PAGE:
Almost 40% of businesses in the South West would allow their staff time off to attend smoking cessation services during work time, a new survey commissioned by Philip Morris Limited has found.
1 in 6 companies would incentivise or reward employees for giving up smoking. However, the majority of businesses were unaware that smoke-free alternatives, like e-cigarettes and heated tobacco, are less harmful than cigarette smoke.
Businesses in the region were responding to a survey asking what support they have for employees who smoke. They were also asked questions on their familiarity with quitting aids and smoke-free alternatives for smokers who do not quit.
Key findings of the survey include:
- While most businesses were aware of e-cigarettes, just 14% correctly identified that they were 95% less harmful than traditional cigarettes.1
- 8 in 10 businesses do not currently offer specific help for smokers.
- Over half of the businesses polled would be interested in a toolkit to help employees make healthier choices in general.
- 62% were familiar with Nicotine Replacement Therapies, like skin patches and chewing gum.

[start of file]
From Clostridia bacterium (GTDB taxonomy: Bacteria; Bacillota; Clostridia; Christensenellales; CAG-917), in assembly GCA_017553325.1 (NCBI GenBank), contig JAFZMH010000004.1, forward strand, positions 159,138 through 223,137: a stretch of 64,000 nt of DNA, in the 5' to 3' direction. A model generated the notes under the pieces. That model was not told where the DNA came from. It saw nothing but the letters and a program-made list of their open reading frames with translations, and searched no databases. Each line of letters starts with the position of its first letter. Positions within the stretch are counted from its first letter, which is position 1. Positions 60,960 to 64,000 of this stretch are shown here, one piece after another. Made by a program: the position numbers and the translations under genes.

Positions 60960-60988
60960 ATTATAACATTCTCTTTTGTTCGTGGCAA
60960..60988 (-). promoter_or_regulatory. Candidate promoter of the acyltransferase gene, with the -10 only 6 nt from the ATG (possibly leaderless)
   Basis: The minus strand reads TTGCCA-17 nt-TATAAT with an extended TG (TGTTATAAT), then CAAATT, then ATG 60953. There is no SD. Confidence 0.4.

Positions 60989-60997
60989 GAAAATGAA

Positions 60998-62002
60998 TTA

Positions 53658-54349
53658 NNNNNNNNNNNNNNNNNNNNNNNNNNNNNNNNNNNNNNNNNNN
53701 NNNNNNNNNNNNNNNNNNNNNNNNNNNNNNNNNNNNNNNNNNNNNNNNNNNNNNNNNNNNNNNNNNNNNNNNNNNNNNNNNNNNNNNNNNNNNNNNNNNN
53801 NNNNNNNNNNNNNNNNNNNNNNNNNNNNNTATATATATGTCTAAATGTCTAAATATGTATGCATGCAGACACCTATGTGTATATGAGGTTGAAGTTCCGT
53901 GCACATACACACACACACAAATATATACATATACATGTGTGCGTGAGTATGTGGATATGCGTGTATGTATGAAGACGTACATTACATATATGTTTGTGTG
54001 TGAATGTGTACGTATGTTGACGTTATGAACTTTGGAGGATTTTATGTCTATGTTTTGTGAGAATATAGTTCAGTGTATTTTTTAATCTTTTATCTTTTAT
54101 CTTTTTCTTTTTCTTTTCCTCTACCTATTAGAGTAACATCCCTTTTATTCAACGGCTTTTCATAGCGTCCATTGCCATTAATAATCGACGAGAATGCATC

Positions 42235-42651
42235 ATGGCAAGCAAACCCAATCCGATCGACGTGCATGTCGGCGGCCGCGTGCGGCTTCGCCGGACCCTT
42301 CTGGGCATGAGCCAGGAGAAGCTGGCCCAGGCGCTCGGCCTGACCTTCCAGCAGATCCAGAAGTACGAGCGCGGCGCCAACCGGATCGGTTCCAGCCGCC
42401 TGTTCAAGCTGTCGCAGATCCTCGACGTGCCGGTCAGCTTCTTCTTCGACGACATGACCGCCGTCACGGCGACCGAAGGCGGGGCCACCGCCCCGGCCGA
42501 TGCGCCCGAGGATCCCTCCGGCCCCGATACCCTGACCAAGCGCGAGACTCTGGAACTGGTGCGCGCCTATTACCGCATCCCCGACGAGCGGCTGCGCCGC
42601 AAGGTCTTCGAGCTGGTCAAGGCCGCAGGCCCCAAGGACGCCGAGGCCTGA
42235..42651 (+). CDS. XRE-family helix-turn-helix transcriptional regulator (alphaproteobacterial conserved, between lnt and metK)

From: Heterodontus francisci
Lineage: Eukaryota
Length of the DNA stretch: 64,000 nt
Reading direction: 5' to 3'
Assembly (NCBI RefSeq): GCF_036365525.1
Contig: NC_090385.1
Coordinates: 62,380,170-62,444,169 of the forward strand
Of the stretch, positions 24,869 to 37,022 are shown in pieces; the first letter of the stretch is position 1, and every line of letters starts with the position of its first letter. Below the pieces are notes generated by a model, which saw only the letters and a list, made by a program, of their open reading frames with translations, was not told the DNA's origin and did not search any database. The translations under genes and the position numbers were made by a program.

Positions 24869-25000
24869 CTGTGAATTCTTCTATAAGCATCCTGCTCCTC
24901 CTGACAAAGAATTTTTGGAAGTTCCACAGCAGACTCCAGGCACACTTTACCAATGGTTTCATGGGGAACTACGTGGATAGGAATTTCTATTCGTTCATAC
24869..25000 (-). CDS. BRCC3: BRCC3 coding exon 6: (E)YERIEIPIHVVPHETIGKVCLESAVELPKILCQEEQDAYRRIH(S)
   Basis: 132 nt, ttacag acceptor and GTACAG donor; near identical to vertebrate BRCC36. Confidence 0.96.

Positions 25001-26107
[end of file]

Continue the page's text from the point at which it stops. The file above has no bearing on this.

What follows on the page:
- Only 17% were aware of heated tobacco, a smoke-free alternative.
Mark MacGregor, Director of External Affairs at Philip Morris Limited, believes that while the survey uncovered a desire for businesses in the South West to support their employees, it also showed that many lack the practical information and advice to do so: “This survey shows local companies are committed to helping their staff to go smoke-free. But they need much more information and support to translate this into action. Businesses can play a vital role in helping employees to either quit altogether or switch to a better alternative, like e-cigarettes and heated tobacco. This is why Philip Morris has invested in three new IQOS stores in the city and a team of people on the ground.”
There are currently 623,000 smokers in South West England2, with 56,000 smokers in Bristol alone3. According to Public Health England, nearly half of all smokers do not realise that smoke-free alternatives are less harmful than cigarettes.4